Students Should Not Be Starving

A hand has been extended to the university: it needs to be firmly grasped.

Today we found out that students at York are turning to food banks to survive and to get the nutrition they need. And we clearly need to act.

We often joke about the disgusting food in catering or the incredulous prices and lack of choice at Nisa. But whilst making these jokes, we fail to grasp the reality that some students at this university campus are facing.

More than 1,300 people in the largest student wards around the university have accessed one of the four centres open since June 2012, with the wards with the largest student housing population recording a significantly larger number of hand-outs. There is without a doubt, when comparing these figures to that of the census records, that students are being forced to go to food banks to survive. I even know a guy who dropped out of uni for the same reason for a time.

There may be a number of reasons for the hearty of the cause but, frankly, nobody is taking the blame – and nobody is likely to.

But there’s another reason why the university does really need to listen up to this worrying news, even if it is difficult to talk about. The fact that nobody knows exactly how many students have not been advised to visit food banks is worrying. The fact that the university has failed to provide a comment on the situation, despite knowing they have referred students to the banks, is a frightening issue.

This isn’t solely an issue for students here at York; this is also an issue for the wider community. More than one in six people who have been to a food bank in York have been under the age of 25.

Even more disconcerting is the fact that many other universities are now considering setting up their own schemes, such as Hull University. This is a sign that the university system is severely failing students.

In the last four years we have seen a rise in tuition fees, despite there being no original mandate, a hit in the number of students attending university from working class backgrounds (mainly males), and the sale of the Student Loan Company – which Vince Cable controversially U-turned without even consulting the Cabinet on.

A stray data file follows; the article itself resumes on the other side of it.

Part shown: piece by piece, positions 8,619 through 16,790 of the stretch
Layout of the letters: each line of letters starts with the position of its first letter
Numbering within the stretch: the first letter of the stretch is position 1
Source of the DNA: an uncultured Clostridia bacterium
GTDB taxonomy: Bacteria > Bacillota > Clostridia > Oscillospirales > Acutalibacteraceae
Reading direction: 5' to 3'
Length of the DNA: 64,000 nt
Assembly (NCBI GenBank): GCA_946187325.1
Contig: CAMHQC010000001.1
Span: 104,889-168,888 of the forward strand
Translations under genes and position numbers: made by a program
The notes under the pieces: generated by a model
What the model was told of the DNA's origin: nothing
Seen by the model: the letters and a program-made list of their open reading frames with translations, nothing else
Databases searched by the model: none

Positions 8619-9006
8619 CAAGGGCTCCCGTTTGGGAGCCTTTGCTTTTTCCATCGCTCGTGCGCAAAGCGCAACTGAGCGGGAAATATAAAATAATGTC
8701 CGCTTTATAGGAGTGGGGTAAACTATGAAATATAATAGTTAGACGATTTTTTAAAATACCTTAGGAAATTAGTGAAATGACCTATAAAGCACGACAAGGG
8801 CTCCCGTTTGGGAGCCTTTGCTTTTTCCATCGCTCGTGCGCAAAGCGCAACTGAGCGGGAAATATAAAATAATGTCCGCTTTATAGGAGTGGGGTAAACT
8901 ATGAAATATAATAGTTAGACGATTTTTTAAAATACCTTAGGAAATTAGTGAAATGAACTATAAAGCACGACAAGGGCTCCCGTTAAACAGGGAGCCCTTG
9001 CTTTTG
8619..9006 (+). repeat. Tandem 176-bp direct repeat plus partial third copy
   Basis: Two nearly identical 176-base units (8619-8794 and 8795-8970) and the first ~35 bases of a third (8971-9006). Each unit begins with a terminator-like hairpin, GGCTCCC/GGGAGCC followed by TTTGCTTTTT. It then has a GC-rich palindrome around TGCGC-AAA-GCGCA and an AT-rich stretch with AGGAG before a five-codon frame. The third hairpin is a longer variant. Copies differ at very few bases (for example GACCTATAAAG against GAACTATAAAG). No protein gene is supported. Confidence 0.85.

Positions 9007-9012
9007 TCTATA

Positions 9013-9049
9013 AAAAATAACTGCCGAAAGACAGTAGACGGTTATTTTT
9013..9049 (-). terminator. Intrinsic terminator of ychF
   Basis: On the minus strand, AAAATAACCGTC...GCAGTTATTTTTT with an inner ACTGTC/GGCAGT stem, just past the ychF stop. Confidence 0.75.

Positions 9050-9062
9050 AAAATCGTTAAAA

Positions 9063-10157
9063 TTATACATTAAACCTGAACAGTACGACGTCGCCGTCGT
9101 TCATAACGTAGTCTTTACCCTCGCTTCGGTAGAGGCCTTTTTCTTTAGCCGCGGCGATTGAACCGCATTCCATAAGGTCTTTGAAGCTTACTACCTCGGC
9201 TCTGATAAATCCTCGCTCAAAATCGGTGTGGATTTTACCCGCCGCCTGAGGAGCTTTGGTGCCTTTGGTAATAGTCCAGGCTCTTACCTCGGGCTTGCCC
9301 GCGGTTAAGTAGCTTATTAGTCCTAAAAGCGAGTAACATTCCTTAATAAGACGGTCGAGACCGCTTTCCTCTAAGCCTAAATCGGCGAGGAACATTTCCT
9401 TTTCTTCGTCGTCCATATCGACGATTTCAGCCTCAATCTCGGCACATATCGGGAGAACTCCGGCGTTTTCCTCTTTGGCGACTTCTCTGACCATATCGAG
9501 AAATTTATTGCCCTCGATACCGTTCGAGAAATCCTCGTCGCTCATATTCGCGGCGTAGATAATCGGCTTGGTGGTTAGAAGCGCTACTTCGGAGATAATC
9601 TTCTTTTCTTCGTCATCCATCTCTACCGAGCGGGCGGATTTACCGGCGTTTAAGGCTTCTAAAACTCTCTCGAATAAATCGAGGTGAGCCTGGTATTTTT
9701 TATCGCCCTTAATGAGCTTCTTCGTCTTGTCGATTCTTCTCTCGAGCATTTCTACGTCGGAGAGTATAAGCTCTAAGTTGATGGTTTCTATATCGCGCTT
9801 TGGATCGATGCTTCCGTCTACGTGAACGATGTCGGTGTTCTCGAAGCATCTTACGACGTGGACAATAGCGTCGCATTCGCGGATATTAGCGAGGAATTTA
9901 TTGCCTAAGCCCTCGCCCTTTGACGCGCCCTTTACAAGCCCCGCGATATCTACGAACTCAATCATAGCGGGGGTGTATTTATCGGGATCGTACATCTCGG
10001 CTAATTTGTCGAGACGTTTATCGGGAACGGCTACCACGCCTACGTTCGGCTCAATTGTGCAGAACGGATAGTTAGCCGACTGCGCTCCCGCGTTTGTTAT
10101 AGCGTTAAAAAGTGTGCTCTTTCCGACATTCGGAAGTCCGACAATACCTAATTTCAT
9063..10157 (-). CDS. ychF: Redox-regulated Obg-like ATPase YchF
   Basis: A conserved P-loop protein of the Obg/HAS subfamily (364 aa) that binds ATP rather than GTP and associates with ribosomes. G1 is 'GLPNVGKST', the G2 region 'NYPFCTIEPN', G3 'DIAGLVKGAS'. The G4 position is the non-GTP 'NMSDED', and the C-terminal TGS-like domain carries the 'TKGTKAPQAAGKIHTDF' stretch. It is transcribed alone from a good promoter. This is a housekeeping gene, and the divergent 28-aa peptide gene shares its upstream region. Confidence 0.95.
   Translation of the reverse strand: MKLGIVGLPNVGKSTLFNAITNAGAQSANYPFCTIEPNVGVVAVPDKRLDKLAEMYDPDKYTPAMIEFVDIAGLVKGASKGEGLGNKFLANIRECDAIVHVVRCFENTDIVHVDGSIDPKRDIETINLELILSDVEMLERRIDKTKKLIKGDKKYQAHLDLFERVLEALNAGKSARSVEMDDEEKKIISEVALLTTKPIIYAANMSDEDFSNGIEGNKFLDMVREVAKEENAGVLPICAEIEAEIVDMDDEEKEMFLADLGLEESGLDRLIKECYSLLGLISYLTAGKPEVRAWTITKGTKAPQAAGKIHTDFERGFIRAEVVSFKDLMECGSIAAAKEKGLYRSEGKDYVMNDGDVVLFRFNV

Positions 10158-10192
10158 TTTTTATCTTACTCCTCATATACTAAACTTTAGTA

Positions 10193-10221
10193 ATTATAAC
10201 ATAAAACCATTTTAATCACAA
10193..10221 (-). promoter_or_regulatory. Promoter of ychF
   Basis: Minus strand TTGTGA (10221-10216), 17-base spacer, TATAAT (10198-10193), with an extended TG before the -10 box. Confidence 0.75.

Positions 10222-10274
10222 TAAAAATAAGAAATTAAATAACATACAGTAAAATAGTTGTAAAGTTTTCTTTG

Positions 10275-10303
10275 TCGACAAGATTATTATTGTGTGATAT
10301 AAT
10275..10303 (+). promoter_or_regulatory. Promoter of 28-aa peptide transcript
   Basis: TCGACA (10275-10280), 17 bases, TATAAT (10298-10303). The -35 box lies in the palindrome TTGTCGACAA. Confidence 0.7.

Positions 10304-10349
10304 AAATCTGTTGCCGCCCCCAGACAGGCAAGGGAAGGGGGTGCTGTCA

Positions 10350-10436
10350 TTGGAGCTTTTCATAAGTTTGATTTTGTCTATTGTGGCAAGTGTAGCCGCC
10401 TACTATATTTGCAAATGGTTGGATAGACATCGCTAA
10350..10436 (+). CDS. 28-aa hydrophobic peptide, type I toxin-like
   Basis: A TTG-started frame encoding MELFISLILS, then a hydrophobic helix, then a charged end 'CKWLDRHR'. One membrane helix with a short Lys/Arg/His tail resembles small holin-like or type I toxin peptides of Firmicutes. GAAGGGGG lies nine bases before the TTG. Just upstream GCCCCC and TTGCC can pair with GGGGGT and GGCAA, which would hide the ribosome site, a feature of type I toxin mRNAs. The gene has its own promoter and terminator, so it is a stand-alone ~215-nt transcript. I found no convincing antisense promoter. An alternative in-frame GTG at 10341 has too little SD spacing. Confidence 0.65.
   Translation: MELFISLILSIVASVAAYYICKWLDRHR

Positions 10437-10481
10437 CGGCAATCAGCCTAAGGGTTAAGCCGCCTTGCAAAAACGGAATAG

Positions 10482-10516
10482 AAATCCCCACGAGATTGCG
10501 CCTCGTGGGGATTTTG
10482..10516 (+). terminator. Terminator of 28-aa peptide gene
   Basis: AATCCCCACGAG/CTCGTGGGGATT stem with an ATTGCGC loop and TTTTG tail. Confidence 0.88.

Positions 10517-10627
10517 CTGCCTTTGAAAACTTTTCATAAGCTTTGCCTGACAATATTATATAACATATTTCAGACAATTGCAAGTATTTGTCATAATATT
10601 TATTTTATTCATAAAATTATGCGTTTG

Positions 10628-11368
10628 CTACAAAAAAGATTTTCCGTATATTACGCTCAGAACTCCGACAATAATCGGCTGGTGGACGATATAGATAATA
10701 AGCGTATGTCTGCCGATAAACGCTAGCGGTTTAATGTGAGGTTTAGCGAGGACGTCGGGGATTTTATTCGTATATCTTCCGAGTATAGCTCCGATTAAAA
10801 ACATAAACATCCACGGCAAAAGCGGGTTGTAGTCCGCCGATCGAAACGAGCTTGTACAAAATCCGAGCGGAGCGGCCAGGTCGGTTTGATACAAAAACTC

What’s more, Willets claimed the sell-off would deter people from “deliberately not paying back”. Clearly, students are held in contempt by both the government and the wider public and do not receive the respect that we deserve.

Students are regularly blamed and accused of miscalculating their budgets, or drinking and sleeping too much.

But obviously there is an acceptance that we are clever human beings who made it into higher education in the first place, so why is there still a taboo on the matter? The actual taboo involves blaming universities.

Students are starting out at university without the proper guidance and are not equipped with the correct information of who to go to when in need. Students are facing genuine financial hardship without the absolute essentials.

Of course, many will argue that this is in no way the university’s job. And they are wrong. Being an educational institution, and not a profit-making one, it is paramount it adheres to certain principles. One of those principles is to make the students’ life feasible. It is no less than its responsibility to make the meeting of one’s basic needs affordable.

That, obviously, does not mean controlling prices in general; that is not only impossible but absurd. It does mean, however, accommodating for those who can’t always afford supermarket prices.

And what we see is an unresponsive administration to the numerous complaints voiced by students. A study by the York Student Think Tank has shown that 85 per cent of students polled are dissatisfied with the prices in the only major shop on campus – Nisa. Whilst the university argues that the shop is only a ‘corner shop’ for students, it is in fact a major part of students’ lives on campus and adds a massive hike in our expenses.

In other words, as students, we need the proper environment to flourish. And food banks do not belong in it.

Whilst universities persist to care for the educational and welfare requirements of their students – it is clear that this isn’t their No.1 priority. Figures and where they lie on the league tables has become more important than our basic welfare needs.

Universities have become the modern day equivalent of a sweat shop – we are here to work for those of the future, to play our part in a capitalist society that doesn’t care about us – and we are learning those harsh realities right at the start. When we’re still struggling to get an education.